Now that President Obama’s inauguration is behind us, the new Congress has been sworn in, and Punxsutawney Phil has predicted an early spring, we have entered a period of GOP soul-searching.
Republicans have embarked upon what Politico.com describes as a very public “colonoscopy” — an aggressive search for answers to why the GOP lost in 2012. And for someone to blame.
Many Tea Party activists and conservative talk radio hosts have lashed out against the “establishment” for coalescing around “wishy-washy moderates.” They argue that, next time around, the GOP needs principled conservative candidates like newly elected Texas Sen. Ted Cruz. Even some Massachusetts Republicans say they are “glad” Scott Brown bowed out of another Senate run. “Maybe now we can get someone who’s actually conservative,” they whisper.
Other Republicans have reached the exact opposite conclusion: that the GOP needs to become more moderate.
Speaking Wednesday at a panel on “The Future of the Republican Party” at Harvard, Republican consultant Ana Navarro argued that GOP intolerance of social and environmental liberals has alienated younger voters. And former Massachusetts Lt. Gov. Kerry Healey made the case for welcoming libertarian voters into the Republican fold.
Who is correct? Does the Republican path to victory veer left or right?
The answer is both — and neither.
Mitt Romney did not lose the presidency because he was a “Massachusetts moderate.” Nor did he lose because of conservative positions on social issues.
Romney lost because average voters simply could not relate to him and — rightly or wrongly — believed that he was unable to relate to them.
Likewise, Scott Brown didn’t lose the Senate race because he is too liberal for Massachusetts. Nor did he lose because the national party is too far right. Brown lost for one simple reason: President Obama had long coattails.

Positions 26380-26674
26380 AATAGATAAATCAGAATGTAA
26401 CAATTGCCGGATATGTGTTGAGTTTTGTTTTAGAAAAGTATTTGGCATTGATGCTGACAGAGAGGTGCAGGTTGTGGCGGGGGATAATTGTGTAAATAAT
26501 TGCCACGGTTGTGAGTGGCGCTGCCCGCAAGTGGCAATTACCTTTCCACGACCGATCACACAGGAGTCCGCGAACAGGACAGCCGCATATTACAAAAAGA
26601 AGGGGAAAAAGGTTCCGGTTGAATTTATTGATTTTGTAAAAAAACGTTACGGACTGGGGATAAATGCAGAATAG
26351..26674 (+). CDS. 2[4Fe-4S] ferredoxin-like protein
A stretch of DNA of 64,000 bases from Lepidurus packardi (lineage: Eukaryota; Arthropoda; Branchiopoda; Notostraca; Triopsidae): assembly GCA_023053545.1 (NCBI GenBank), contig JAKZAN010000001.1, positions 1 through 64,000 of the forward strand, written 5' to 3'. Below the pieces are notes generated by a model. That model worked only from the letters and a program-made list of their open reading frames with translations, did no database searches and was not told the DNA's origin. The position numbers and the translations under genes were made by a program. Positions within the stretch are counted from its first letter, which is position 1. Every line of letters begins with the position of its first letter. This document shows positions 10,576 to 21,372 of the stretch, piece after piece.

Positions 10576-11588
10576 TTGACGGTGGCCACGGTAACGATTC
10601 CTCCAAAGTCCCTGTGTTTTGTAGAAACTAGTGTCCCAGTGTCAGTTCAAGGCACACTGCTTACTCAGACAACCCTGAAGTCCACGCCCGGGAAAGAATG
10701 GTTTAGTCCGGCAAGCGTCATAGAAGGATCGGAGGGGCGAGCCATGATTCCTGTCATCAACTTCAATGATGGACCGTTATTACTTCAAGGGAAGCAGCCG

So, what does this mean for the future?
That depends, in part, on where you live. Says John Murray, a Republican strategist and participant in the Harvard panel, “A Republican in Massachusetts isn’t going to look like a Republican in North Carolina, and that’s the way it should be.”
This notion — that different states will elect representatives from different wings of the party, and that the national party should impose no litmus tests — is, at its core, deeply Republican. On matters of policy, the GOP rejects top-down solutions imposed by Washington bureaucrats. Why should our approach to party-building be any different?
As much as I’d love to see Massachusetts elect a U.S. senator who shares my conservative values, I understand that it’s not going to happen. And so, to borrow a phrase from William F. Buckley, I support the most conservative candidate who can win … in Massachusetts.
As for national politics, Republicans would be wise to learn from the man whose 102d birthday was last week. The political genius of Ronald Reagan was not that he imposed ideological purity upon a compliant party, but rather, that he cobbled together a coalition of social conservatives, fiscal conservatives, and foreign policy hawks with little in common other than their support for Reagan.
The lesson of the past two presidential election cycles is this: it is the likeability of the candidate at the top of the ticket that matters most.
What Republicans need, then, is not some ideological purge, but a presidential candidate who can relate to regular people. That person is out there. So, let Democrats delight in watching the GOP’s public autopsy. But Dems would be wise to remember that, like the groundhog’s prediction of an early spring, reports of Republican demise are really just some people’s wishful thinking.